”I’m s-sorry, Jenny,” he said, a little muffled through his fingers. “I think it’s all m-my f-fault. They all f-f-found the b-book ’cause I did.”

  Natalie shook her head, though of course he couldn’t see her yet. “They would’ve found it anyway, Tyler. You just found it first.”

  ”I got that link from somebody else like half an hour later,” added Kelsey. “And no way they got it from you.”

  ”B-but now e-everybody knows who Jenny is.”

  ”It’s okay, Tyler,” said Natalie quietly. “I can handle it.”

  ”I screwed up though.”

  ”You didn’t.”

  He kept crying, unconsolable. Natalie looked at Quinn with a pleading look. It was Tyler, after all. Quinn was his hero. Quinn stepped forward, and his voice was admirably steady for how scared and uncomfortable he looked. 

  ”Tyler, it was always going to happen sooner or later. I mean, Blake knew she could do magic, and there’s only one kid from Rallsburg who survived.” Natalie winced again, but she knew that Quinn was doing his best. “Everybody was gonna figure it out sooner or later. Blake just sped it up a bit.”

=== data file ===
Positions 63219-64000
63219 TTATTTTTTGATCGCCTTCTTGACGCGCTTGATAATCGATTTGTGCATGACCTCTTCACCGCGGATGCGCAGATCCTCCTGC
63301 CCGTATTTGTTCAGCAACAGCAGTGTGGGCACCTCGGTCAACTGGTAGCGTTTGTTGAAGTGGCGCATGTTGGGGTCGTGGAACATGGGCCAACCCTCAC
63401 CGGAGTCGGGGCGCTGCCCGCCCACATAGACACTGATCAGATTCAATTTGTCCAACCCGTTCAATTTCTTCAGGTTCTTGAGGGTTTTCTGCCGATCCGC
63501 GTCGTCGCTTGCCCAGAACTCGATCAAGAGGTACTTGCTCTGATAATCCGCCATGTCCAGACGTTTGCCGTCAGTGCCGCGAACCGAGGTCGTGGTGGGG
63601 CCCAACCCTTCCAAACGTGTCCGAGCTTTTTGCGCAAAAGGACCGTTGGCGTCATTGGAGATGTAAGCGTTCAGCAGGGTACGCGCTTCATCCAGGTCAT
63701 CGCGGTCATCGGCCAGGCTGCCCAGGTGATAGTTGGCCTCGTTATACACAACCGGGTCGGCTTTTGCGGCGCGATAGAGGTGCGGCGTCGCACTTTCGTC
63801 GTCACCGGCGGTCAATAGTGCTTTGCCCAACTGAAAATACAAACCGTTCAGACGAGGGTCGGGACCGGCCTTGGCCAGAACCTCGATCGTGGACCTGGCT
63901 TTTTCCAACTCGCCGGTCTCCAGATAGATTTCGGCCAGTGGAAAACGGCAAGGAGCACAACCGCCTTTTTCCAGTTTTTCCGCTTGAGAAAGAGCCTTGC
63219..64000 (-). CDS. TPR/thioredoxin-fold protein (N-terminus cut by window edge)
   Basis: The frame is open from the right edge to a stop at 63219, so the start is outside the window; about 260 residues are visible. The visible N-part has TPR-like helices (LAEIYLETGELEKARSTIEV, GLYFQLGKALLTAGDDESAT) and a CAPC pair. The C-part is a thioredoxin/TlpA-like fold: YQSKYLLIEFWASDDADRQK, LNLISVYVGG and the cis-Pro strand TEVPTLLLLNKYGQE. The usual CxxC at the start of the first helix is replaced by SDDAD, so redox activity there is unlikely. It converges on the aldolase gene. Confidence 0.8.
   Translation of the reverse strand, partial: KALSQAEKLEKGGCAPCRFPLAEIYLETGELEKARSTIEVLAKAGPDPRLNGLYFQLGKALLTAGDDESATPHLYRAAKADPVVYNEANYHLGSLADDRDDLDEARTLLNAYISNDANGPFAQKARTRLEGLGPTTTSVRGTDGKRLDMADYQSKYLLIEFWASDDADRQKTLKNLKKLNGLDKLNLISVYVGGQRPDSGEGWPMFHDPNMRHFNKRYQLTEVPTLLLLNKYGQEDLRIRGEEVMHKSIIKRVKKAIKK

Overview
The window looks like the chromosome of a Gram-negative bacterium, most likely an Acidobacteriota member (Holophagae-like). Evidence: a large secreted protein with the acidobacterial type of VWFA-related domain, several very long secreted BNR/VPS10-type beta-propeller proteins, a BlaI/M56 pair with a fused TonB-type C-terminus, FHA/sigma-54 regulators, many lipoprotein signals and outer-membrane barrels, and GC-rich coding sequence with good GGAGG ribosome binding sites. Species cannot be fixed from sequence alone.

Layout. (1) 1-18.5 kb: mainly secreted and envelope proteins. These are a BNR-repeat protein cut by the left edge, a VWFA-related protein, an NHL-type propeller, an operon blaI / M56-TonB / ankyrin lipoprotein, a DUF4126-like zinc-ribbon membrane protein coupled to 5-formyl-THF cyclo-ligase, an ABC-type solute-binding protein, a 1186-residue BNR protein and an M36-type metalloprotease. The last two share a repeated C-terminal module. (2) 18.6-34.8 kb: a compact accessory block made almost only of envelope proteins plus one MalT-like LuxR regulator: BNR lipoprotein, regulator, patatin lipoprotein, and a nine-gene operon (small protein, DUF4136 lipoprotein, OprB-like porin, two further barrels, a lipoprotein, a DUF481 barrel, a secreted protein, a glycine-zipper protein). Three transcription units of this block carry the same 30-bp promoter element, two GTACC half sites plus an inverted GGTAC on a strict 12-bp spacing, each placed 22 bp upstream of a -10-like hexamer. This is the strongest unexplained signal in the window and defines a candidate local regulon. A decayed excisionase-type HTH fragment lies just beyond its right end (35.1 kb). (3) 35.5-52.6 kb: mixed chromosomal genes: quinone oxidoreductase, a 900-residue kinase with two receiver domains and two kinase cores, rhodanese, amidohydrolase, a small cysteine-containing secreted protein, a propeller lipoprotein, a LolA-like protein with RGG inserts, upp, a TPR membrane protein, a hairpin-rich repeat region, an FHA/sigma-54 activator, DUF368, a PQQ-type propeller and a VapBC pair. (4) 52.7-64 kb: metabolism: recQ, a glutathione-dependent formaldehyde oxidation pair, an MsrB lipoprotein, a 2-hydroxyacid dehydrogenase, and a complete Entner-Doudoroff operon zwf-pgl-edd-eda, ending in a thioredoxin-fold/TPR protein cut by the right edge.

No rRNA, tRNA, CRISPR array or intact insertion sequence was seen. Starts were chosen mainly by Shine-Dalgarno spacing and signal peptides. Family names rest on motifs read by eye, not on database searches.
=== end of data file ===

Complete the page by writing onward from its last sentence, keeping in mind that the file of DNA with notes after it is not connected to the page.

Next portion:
”She’s a bitch,” added Kelsey. “Don’t let her screw with you like this. You didn’t do anything wrong.”

  ”We’ve got your back, man!” Mitch called from the doorway.

  ”Tyler, can I open the door?” asked Natalie quietly.

  ”…Y-yeah,” he said, and they heard the distinctive puff of his inhaler. Natalie pushed it open. Tyler looked even more of a mess than they’d expected. His eyes were puffy and bright, and tear streaks covered his face, while the top of his shirt was practically soaked.

  ”Dude, there’s tissues right there,” said Kelsey uncomfortably.

  ”I-I knew that,” said Tyler.

  Quinn shot Kelsey a sharp look, and she recoiled. Too much, Kelsey, Natalie agreed. It was why they’d picked Mitch to stand guard. Tyler wasn’t the kind of guy who could bounce back from something like this through teasing.

  ”Where’s Steven?” he asked finally through a thick voice.

  ”Not here again,” said Quinn. “He said he had to stay home for something. Didn’t say what.”

  ”Oh.” Tyler looked up at Natalie finally, wiping his eyes with his shirt. Kelsey visibly restrained herself as she handed him a few tissues. “Hi, Jenny—err, Natalie.”

  ”Hi, Tyler,” said Natalie, trying her best to smile. “Nice to meet you.”

  That got through to him. Tyler choked out a little laugh. “Y-you girls are in the boys’ room.”

  ”You got to see ours,” said Kelsey with a smirk. “Only fair we get to see yours.” She glanced around. “I’m super disappointed too. What a surprise.”